08 July 2010

Auf Wiedersehen, Paul

For anyone following along with us on Twitter or Facebook or – gasp – real life over the last couple of weeks (though obviously not here, as we've not been cooking much thanks to jungle heat and a busted-ass kitchen), we've been rooting for Japan and Germany in the World Cup. This has nothing to do with any love for the old Axis – we laughed heartily when Italy's theatre troupe got booted. No, we just felt an affinity with a couple of young teams considered too inexperienced to do much of anything yet who somehow were putting on clinics against the established order.

That and the nicknames "Mannschaft" and "Blue Samurai" sound like fun toys.

At any rate, once Japan was out, we put all our emotional chips on Germany. We rallied with the handful of Germans in Paris at one of the very few German bars in town for every match, drinking litres of Paulaner, eating Currywurst and Bratwurst like it was going out of style, and cheering roaringly (yet in an ever so orderly and polite manner) for every goal. And there were a lot of them.

Then that slimy Paul the Psychic Octopus came along and picked Spain to beat Germany in the semi-finals. It turned out that that mother bitch of a mollusk was right, and we ended up leaving our local Bier und Bratwurst bar all heartbroken. Vowing to eat Paul, of course. We weren't the only ones with the idea, but none of our friends on the other side of the border have gloated about eating octopus today.

So in honor of our fallen second-favorite team, we have stepped up to the plate. We hereby present fellow fans of the Mannschaft a couple of octopus dishes we worked out tonight.

Parsley salad with octopus tentacles
Almost every western preparation of octopus sounds like the one proposed in the second article linked above: Grill it and garnish with olive oil, lemon juice, and garlic. It's good, but dammit, it reminds me too much of time spent rolling around naked, chugging wine and eating seafood on the beaches of... you guessed it... Spain. Hmph! What to do?

Before leaving the office this evening I called Alannah to let her know I'd be stopping by the Asian market to pick up some octopus. "I need flat-leaf parsley. And a lemon. Must. Have."

I didn't tell her what I was up to, but I was inspired by Fergus Henderson's parsley salad (which he serves with his signature roasted marrow bones). We tossed some flat-leaf parsley and finely sliced onion with salt, lemon juice and olive oil, and topped the salad with bite-sized pieces of octopus tentacle pan-grilled with the tried and true olive oil, lemon juice, and finely chopped garlic. A little Spanish. A little English. Simple. Delicious. Vindictive.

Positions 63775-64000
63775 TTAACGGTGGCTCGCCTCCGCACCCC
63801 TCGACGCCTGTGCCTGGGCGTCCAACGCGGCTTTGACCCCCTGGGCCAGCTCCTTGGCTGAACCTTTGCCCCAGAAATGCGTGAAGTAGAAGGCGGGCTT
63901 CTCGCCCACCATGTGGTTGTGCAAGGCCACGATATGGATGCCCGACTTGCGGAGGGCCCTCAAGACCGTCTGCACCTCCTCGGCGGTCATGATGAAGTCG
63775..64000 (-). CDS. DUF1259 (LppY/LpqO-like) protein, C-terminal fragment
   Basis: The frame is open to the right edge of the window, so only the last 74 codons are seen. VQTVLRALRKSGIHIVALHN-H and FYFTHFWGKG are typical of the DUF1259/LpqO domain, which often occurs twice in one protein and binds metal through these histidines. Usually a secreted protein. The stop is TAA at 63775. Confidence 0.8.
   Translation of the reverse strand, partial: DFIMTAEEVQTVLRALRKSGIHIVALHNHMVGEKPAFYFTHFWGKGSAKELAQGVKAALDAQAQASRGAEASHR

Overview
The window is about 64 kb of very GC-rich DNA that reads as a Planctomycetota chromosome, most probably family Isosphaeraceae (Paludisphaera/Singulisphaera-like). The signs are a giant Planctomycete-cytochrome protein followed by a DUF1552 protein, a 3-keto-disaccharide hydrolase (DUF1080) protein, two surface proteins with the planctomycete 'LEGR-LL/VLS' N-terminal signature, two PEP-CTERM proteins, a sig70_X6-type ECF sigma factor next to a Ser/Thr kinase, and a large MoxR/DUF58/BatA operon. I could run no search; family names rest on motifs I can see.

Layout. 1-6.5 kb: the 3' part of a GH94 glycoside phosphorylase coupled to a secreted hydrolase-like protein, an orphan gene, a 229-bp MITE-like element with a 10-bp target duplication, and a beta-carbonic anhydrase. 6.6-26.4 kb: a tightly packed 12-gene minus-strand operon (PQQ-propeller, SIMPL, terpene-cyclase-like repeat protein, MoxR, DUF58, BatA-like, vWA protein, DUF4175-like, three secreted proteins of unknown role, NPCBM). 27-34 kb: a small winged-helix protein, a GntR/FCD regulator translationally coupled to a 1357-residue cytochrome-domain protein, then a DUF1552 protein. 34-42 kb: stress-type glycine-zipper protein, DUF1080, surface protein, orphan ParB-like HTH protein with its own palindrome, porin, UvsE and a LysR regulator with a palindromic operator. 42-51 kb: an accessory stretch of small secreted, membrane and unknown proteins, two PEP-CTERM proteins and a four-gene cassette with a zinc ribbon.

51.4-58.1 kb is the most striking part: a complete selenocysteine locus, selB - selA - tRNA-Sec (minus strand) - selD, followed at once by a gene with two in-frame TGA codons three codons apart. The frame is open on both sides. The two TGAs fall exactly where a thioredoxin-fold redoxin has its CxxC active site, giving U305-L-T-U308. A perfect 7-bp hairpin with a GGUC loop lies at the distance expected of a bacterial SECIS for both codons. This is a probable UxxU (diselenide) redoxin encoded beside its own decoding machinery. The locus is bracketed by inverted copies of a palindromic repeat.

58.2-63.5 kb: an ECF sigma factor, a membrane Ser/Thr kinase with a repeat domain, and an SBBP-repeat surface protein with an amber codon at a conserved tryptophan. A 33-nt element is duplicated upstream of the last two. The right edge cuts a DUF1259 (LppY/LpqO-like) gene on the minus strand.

And delightfully refreshing with a pint of lager on a ridiculously hot, muggy summer night, if you're looking for the right beverage.

Octopus Schnitzel over squid ink Spätzle.
Tell your German friends it's "Kaviar"
The second dish isn't quite as fit for a mosquito-ridden Parisian summer, but we simply had to do right by Deutschland. I basically pounded a "filet" of octopus tentacle with the rough side of a meat tenderizer, dredged it through an egg, floured it and fried it. There: Octopus Schnitzel. Throw a squeeze of lemon on it and you're good to go.

Alannah seriously stepped things up. She's good with Späetzle, a German egg pasta made with an equal amount of flour and egg, and enough milk to make it viscous and goopy (but not liquidy). The easiest recipe calls for two eggs, 1 cup of flour and a 1/4 cup of milk. This makes more than enough for two people. We added a pinch of salt but skipped the usual nutmeg for a different magic ingredient: Squid ink – about a tablespoon of it. (Octopus ink would've been more appropriate, but where the hell do you get that? And does it taste the same? Let us know.)

To cook Spätzle (blackened by squid-ink or not), you squeeze your viscous goo through the holes of a strainer into a pot of salted hot water. Let the Spätzle cook for a few minutes (if they're floating, they're done) and pull out with a slotted spoon into an oiled or buttered bowl. This keeps them from sticking. Before serving, toss with butter or olive oil. (I broke the rules and used both, without telling Alannah.)

The end result was even better than anticipated. While an octopus Schnitzel may sound 10 shades of wrong, it came out remarkably light and paired really well with the slightly squid-y Späezle.

Germany may be known more for beer, precision engineering, and Scheiße videos than for seafood, but by applying German technique to cephalopods, the results are pretty damn good.

So there you have it. It may not be Paul the Psychic Octopus himself, but we nailed one of his cousins good n' hard.


  1. nice one. mmm...spaezle.

    Where's the German bars in town?

  2. Conveniently, I have a Yelp list on those... No cocktails, though :(